I worked for the Makerere University/Yale University Collaboration as an administrator for almost six years until retiring last September to pursue my PhD. Working for the collaboration gave me the opportunity to meet new people, exchange ideas with brilliant students, staff, and visitors, and provide them with guidance or a listening ear when they needed it. At first, it was difficult to make new friends in such a short time only to say goodbye six weeks later. But with time, I felt increasingly inspired by the experience. Many of these program participants were in Uganda for the first time. Some, not ever having heard of Uganda, had found it on a map just before arriving. And their challenge was perhaps greater than ours: not only were they meeting us for the first time, but they were placing their lives in our hands, trusting us to guide them through the highs and lows of this strange six-week rotation.
Through attending a number of feedback sessions held with participants, I noticed a recurring pertinent issue: the gaping shortage of staff in government hospitals, especially Mulago, one of the nation’s national referral hospitals with a huge patient burden and a higher burden of disease that inhabitants of Uganda and neighboring countries feel can only be treated there. At first I just listened, marveled, and groveled at this fact. I had watched as scores of doctors, students, and visitors came from around the world to conduct research aimed at solving medical problems, and then left or moved on to another project after giving criticizing the human resources shortage but leaving the issue otherwise unaddressed.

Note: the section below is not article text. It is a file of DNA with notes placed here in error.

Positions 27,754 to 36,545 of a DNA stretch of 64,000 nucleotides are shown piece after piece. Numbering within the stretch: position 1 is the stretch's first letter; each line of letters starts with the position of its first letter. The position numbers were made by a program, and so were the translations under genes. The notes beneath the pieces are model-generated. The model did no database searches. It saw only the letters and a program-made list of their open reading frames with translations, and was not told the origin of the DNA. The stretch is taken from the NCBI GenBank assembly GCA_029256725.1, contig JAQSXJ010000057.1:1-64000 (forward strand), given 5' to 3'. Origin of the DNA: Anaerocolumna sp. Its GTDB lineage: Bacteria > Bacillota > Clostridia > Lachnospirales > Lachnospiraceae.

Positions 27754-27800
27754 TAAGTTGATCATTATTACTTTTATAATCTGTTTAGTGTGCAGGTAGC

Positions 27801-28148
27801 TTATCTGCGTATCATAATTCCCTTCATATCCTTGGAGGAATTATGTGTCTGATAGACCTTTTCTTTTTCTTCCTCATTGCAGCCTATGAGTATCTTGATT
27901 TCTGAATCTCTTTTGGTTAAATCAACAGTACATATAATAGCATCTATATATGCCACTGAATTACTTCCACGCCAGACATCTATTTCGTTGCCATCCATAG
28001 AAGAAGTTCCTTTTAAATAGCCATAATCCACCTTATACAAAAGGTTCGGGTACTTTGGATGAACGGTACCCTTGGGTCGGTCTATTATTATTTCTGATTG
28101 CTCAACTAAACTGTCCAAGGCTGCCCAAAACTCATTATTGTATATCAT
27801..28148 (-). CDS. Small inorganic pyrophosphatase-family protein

But one day, it hit me.
Why would I expect health and medical workers to solve a non-medical problem? I asked myself. I have extensive training in management and administration. I have lived, worked with, pondered, and discussed this problem countless times. Uganda is my country. No international knows its ins and outs better than I do. But what have I done toward addressing the severe shortage of healthcare workers?
I realized that I could become part of the solution rather than continue to lament the problem. That I could address the problem myself, and commit myself to understanding it. It was time for me to come out of the shadows and conduct my own research project. It was my chance to contribute to research as I had seen countless others do through the collaboration. One does not need to be a doctor to make a contribution to healthcare. I had the advantage of familiarity with the management field and experience working with the health sector.
I thus committed myself to developing a proposal: “Employee Skill Management in the Health Sector: A Public Institutions Perspective.” This research project is aimed at understanding the factors influencing the shortage and optimization of human resources in health and non-health sectors. It will help the government, administrators, and other private players, particularly in the health sector, create a conducive environment for the retention, productivity, and commitment of health care employees in Uganda and the rest of the world.”
I am now in the process of making my own contribution to medical care, just as the doctors I had worked with- but from a different perspective. I hope the results of my research will move other medical administrators to improve the healthcare system in Uganda through management enhancement and optimal use of existing human resources. We can all contribute to healthcare in our unique way, if only we take the initiative.